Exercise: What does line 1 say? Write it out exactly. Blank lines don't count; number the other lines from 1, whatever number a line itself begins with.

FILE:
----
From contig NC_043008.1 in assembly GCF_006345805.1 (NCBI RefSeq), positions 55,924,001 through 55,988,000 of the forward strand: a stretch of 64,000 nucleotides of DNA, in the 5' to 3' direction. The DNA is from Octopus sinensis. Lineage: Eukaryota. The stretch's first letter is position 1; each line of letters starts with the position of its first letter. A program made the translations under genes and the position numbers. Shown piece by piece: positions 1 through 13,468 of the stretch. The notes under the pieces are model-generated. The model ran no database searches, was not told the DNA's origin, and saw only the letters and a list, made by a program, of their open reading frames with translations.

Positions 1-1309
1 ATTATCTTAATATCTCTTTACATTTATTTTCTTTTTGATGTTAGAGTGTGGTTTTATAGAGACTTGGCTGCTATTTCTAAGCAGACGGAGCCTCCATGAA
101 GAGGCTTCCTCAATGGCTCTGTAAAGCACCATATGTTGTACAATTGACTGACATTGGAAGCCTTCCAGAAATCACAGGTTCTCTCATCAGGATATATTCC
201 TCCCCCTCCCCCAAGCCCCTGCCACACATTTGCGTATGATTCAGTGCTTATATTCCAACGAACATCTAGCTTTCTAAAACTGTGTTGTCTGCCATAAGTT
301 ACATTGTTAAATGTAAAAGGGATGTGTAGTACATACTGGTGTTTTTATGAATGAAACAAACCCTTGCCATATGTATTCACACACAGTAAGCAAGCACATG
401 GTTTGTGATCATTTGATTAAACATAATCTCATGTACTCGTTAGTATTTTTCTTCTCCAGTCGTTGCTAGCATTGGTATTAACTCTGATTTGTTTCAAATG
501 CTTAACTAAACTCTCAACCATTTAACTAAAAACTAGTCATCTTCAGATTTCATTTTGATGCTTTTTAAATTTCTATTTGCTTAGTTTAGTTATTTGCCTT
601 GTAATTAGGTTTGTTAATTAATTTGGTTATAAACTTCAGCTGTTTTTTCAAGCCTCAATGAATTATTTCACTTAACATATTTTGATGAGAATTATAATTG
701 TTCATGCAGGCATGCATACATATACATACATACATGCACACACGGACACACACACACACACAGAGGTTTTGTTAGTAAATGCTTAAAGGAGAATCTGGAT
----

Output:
From contig NC_043008.1 in assembly GCF_006345805.1 (NCBI RefSeq), positions 55,924,001 through 55,988,000 of the forward strand: a stretch of 64,000 nucleotides of DNA, in the 5' to 3' direction. The DNA is from Octopus sinensis. Lineage: Eukaryota. The stretch's first letter is position 1; each line of letters starts with the position of its first letter. A program made the translations under genes and the position numbers. Shown piece by piece: positions 1 through 13,468 of the stretch. The notes under the pieces are model-generated. The model ran no database searches, was not told the DNA's origin, and saw only the letters and a list, made by a program, of their open reading frames with translations.